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End of Dinner

Over spring break, we took an overnight trip to Boston, partly to visit my high school buddy Brian and his wife, Nattie, but mostly for the food.

We went overnight in large part because I wanted to visit two Chinese restaurants of my college days: Mary Chung’s, which Eileene has tried and loves, and King Fung Garden (informally known as Brezhnev’s), which she hadn’t. Also, Toscanini’s ice cream.

What a disappointment Brezhnev’s was. It’s still a hole-in-the-wall, built into a converted gas station, about five tables packed together. But nothing else of what I remember remains. Much of the charm of Brezhnev’s was its seediness. Half the menu was pinned to the wall, hand-written only in Chinese, and the student clientele had to learn by trial-and-error, word of mouth, and pantomime conversations with Chinese patrons what dishes to order. The seats were shredded and duct-taped over. You could just barely see the cook rummaging up your ingredients, because he had no space in which to work. The waitress didn’t really speak English. For many years, there wasn’t even a sign out front, which is how the restaurant got an unofficial name. The board of health frequently shut the place down. But the prices couldn’t be beat, the food was plentiful and very good (hard-to-find Shanxi cuisine), and the seaminess contributed to a sense of adventure, a sense that you were getting the real gastronomic deal.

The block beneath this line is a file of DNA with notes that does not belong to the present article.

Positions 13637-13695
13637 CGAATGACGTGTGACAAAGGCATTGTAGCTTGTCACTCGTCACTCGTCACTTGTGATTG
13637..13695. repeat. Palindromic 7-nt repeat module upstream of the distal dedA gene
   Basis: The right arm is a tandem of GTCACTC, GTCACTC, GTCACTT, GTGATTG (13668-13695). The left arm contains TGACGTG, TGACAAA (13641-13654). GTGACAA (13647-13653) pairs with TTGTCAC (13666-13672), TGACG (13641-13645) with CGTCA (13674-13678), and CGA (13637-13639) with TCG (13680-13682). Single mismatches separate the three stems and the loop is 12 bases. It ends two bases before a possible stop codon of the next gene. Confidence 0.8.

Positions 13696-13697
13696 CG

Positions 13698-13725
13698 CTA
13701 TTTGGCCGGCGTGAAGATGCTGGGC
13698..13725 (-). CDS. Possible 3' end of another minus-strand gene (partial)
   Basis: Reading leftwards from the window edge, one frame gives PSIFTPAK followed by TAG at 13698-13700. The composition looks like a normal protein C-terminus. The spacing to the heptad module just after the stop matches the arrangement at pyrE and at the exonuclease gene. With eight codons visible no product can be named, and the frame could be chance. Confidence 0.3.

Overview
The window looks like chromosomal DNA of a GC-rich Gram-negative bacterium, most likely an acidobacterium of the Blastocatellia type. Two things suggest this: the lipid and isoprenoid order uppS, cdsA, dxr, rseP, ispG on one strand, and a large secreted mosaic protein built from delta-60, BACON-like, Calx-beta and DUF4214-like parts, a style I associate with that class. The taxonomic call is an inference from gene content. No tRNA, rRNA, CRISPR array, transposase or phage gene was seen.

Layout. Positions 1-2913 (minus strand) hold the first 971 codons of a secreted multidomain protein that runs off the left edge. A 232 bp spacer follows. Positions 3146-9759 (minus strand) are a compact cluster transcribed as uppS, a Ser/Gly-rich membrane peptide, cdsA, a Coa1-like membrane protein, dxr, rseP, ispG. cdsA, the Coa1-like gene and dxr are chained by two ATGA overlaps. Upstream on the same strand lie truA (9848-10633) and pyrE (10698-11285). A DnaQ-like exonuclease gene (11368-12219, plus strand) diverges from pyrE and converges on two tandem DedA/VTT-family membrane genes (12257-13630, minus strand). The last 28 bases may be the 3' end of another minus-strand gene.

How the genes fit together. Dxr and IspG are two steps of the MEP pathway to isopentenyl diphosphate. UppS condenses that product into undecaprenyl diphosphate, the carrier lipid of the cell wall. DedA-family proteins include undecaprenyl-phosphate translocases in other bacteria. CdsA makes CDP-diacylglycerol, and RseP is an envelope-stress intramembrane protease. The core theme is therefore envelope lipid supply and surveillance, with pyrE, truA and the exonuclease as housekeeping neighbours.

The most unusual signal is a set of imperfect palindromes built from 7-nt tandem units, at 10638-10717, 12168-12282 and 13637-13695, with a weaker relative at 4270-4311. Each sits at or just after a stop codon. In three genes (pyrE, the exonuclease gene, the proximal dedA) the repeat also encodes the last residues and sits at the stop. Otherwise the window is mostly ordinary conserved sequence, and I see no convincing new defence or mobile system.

That’s gone now. The restaurant is still run-down, but not to the point of gaining a horrible charm; it’s just run-down. There’s fresh paint and decorations on the walls. The menu is wholly bilingual, and the signature dishes have been replaced by Americanized entrees to match. The beef lo mein, once very nearly the reason to go at all, is no longer gloriously greasy and rich but spongy and dry. The potstickers (called Peking ravioli in Boston) obviously came from a crate. The owner/cook, who resembled Leonid Brezhnev and thus gave the place its informal nickname is gone, and with him both ambiance and food, and a little piece of my soul, as well.

Mary Chung’s was its usual treat, but my swan la chow shou came with a side order of memento mori. I first visited in 1986. Twenty-five years is a long time in the restaurant business, and I’m both surprised and grateful that it’s still there. But not forever.

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